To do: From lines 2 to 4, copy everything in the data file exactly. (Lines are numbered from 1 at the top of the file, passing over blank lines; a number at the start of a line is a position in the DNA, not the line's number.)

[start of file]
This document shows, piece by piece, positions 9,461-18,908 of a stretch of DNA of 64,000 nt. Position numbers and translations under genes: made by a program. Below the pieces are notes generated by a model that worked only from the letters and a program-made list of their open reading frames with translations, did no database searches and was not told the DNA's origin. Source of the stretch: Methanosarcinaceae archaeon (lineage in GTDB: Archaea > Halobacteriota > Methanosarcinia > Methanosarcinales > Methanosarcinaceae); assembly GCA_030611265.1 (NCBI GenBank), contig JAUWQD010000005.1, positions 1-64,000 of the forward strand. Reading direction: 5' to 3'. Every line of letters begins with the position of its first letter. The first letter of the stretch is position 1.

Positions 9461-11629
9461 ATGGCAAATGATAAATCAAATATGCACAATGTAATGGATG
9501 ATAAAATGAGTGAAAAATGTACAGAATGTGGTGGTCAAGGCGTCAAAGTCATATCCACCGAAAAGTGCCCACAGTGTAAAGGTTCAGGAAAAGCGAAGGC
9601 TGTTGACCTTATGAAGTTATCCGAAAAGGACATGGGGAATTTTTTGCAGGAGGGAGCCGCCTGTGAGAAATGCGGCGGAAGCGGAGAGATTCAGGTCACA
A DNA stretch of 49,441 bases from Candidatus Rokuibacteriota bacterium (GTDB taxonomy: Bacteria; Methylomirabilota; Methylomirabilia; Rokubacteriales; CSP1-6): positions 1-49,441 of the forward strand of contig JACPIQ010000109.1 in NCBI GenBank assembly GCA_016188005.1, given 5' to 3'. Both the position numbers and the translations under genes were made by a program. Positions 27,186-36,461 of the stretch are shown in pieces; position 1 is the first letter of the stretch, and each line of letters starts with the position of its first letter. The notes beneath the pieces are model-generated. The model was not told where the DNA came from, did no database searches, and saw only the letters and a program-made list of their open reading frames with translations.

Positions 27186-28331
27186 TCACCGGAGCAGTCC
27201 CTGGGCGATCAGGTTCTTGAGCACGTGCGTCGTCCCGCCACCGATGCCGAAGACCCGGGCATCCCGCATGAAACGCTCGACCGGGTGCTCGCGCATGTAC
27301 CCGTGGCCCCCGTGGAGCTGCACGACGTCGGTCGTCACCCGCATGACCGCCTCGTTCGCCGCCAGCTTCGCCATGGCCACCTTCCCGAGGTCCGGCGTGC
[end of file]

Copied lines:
Positions 9461-11629
9461 ATGGCAAATGATAAATCAAATATGCACAATGTAATGGATG
9501 ATAAAATGAGTGAAAAATGTACAGAATGTGGTGGTCAAGGCGTCAAAGTCATATCCACCGAAAAGTGCCCACAGTGTAAAGGTTCAGGAAAAGCGAAGGC